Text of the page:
David Rosenberg: beware widening credit spreads

David Rosenberg, chief economist and strategist, Gluskin Sheff
David Rosenberg, chief economist and strategist, Gluskin Sheff

Today’s highly priced stockmarket is perching on much wobblier foundations than it seems, says David Rosenberg. Housebuilders, logistics stocks, and pharmaceuticals are all “well off their highs”, he points out. “What has kept the market near record terrain are a mere six stocks – Alphabet, Apple, Amazon, Netflix, Microsoft and Facebook… Strip out these six flashy stocks, and the overall market has done practically nothing year-to-date.” In the year to mid-July, those six accounted for nearly 80% of the gains made by the S&P 500. That level of dependence on one set of stocks has not been seen since the late 1990s, notes Rosenberg.

The biggest risk to the ongoing bull market is widening credit spreads, Rosenberg tells CNBC. A credit spread is the difference in yield between a US Treasury bond and another bond with the same maturity, but a lower credit rating. If spreads widen, it means investors want more compensation for the risk of lending to a company rather than to the US government. “The corporate-bond market is today’s bubble,” says Rosenberg – it’s just a matter of time before it blows up.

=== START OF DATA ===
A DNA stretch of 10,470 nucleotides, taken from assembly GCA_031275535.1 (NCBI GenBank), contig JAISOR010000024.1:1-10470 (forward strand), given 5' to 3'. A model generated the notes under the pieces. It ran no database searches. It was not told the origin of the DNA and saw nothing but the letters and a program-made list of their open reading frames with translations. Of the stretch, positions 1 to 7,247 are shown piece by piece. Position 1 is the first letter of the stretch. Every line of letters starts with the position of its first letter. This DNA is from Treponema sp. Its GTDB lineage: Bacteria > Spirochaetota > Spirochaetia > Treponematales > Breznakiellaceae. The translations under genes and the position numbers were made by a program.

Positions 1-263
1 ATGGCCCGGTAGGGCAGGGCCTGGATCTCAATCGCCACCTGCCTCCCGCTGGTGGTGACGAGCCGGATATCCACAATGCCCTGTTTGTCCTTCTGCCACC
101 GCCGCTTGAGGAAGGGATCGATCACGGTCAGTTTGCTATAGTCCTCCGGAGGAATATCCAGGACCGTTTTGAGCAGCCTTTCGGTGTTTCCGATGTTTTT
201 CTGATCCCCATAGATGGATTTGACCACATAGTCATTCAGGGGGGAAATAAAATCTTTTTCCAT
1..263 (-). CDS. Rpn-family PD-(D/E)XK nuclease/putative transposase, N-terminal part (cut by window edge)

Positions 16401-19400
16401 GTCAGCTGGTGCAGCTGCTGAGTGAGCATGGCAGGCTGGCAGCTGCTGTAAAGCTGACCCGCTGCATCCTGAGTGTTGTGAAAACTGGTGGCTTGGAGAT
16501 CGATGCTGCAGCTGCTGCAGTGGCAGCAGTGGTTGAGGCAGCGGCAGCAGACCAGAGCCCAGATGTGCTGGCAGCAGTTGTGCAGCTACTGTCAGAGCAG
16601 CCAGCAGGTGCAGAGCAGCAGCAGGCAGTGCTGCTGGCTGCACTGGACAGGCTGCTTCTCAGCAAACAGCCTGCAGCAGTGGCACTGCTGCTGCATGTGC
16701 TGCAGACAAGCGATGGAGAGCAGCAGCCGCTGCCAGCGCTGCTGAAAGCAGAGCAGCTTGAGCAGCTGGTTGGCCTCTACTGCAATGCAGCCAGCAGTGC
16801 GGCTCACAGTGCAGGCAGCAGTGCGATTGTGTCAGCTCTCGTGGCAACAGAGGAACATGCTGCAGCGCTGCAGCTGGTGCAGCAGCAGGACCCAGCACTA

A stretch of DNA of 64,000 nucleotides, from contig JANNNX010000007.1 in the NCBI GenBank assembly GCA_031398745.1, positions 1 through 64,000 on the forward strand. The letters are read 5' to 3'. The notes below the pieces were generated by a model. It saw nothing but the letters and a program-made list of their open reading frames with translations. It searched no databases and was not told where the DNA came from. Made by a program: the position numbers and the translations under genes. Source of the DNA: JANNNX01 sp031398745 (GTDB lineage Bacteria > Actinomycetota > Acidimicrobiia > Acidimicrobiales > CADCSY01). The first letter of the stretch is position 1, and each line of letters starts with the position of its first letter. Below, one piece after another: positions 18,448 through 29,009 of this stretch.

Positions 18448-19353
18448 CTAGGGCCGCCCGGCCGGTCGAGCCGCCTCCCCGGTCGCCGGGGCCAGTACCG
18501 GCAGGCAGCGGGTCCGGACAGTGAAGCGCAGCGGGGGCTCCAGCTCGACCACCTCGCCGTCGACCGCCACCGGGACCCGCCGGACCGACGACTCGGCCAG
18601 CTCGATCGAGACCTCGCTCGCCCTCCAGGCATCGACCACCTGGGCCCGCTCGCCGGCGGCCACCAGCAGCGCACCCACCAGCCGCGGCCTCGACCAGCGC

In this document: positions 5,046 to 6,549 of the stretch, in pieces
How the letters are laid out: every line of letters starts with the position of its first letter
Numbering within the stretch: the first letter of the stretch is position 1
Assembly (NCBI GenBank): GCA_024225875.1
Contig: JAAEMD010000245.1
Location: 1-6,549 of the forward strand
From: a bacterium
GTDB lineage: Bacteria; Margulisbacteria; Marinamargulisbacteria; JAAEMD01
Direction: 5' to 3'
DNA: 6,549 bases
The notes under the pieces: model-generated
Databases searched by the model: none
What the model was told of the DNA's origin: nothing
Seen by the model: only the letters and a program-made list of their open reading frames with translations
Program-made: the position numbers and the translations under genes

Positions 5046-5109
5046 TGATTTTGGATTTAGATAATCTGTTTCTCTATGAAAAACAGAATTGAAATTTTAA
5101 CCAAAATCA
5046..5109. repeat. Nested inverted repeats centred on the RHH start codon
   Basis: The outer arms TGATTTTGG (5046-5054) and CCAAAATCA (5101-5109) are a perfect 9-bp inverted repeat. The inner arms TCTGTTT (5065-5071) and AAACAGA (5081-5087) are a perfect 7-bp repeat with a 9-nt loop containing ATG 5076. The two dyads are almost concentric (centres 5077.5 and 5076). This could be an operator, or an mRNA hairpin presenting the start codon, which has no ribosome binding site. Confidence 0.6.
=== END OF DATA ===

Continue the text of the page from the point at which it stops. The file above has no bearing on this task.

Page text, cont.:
“Something tells me in the next six months that we’re going to have a dramatic widening in credit spreads.” Investors should remember that liquidity (ease of buying and selling) tends to dry up in a bear market – so avoid being invested in anything that’s too exotic or obscure to get out of in a hurry. “Late cycle, liquidity starts to matter a lot more than earnings do.”